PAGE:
Since it was published in March 2021, "On the Dangers of Stochastic Parrots: Can Language Models Be Too Big?" has sparked impassioned conversations on the unintended consequences and potential harms of prominent natural language processing (NLP) projects. While this groundbreaking paper has been influential in computer and data science—prompting reflection on the dangers of relying on poorly conceptualized and curated data—it is only beginning to be discussed by humanities scholars who use NLP methods in their research.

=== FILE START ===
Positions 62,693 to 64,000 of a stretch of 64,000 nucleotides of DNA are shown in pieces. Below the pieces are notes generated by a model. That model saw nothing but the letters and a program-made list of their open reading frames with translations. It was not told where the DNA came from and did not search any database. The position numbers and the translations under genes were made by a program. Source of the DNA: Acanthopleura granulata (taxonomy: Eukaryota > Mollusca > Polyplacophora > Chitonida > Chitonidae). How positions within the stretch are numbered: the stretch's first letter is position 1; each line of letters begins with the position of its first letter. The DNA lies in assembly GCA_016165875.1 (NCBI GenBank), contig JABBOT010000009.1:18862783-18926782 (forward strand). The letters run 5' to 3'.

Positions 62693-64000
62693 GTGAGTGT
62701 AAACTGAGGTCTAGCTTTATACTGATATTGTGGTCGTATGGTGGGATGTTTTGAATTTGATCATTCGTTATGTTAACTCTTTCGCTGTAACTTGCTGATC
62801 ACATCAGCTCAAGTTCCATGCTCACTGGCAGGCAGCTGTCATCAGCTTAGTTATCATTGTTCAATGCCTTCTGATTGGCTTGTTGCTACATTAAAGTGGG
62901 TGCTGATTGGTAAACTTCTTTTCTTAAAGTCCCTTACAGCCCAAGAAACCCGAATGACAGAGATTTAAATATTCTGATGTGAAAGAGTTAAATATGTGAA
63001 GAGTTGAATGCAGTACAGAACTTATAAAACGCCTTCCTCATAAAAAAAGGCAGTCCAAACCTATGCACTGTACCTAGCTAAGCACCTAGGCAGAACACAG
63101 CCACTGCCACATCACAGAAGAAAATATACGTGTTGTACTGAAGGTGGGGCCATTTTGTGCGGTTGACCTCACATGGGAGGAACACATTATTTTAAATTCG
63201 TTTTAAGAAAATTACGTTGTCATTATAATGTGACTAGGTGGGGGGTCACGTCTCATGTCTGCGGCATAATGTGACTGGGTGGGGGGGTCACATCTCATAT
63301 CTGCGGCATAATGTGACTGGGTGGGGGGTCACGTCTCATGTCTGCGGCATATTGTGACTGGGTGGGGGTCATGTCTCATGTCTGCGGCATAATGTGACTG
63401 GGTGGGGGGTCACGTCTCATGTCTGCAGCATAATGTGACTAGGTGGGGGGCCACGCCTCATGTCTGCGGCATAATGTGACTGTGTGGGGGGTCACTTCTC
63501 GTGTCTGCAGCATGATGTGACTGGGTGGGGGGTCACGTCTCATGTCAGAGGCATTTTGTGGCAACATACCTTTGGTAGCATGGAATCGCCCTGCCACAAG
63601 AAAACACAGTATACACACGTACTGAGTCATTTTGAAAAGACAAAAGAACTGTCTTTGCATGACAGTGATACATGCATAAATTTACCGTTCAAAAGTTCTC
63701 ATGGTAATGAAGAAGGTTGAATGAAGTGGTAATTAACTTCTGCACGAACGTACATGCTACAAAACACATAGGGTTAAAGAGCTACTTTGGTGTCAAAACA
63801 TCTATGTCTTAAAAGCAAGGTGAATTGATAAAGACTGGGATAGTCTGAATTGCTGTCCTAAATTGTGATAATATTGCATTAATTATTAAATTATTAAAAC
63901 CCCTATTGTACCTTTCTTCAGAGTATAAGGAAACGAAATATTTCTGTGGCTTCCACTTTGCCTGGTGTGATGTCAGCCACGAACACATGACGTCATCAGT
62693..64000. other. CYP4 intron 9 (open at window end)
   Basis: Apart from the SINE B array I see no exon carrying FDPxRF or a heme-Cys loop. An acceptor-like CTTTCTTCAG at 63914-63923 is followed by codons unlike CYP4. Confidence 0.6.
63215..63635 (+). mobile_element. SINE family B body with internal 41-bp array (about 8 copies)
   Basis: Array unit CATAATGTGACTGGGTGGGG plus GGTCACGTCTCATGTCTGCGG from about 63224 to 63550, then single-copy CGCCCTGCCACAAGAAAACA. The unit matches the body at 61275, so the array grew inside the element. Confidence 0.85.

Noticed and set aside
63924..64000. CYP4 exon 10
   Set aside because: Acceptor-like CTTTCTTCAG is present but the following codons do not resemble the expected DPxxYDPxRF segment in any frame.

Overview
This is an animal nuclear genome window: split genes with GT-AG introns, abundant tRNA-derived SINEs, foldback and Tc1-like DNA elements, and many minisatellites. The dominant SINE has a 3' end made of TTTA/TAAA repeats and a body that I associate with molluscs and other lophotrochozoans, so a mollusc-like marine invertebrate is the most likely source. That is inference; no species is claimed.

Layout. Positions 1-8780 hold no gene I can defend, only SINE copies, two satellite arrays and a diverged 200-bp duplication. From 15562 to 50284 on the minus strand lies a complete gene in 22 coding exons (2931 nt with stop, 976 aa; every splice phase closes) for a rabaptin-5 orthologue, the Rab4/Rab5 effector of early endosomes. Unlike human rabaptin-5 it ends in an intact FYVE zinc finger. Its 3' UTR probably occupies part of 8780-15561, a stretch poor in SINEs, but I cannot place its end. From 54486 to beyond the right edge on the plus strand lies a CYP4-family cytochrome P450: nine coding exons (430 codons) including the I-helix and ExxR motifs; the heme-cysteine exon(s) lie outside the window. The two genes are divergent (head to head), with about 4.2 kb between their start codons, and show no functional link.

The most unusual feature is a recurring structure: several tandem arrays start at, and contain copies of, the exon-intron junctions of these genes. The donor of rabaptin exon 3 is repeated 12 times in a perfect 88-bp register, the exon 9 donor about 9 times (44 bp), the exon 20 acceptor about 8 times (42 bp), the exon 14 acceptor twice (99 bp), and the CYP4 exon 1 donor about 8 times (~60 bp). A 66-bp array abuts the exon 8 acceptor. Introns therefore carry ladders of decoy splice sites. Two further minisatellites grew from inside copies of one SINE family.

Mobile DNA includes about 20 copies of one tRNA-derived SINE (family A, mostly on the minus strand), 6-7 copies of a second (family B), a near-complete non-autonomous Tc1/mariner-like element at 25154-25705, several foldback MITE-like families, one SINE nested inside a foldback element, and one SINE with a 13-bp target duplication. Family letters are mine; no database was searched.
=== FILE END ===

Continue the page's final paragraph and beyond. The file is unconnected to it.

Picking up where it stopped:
For this roundtable, two co-authors of "Stochastic Parrots" will speak with three leading digital humanities scholars about the implications of the article for humanities research employing NLP methods. Together, they will discuss how the authors’ attention to process (data gathering, documentation, standards) and ethics in AI can be turned to humanists creating data and models for the study of literature, history, and culture.
- Angelina McMillan-Major (University of Washington, Computational Linguistics)
- Gimena del Rio Riande (University of Buenos Aires, Romance Philology)
- Lauren Klein (Emory University, English and Quantitative Theory & Methods)
- Margaret Mitchell (independent AI research scientist)
- Ted Underwood (University of Illinois, Information Science)
- Meredith Martin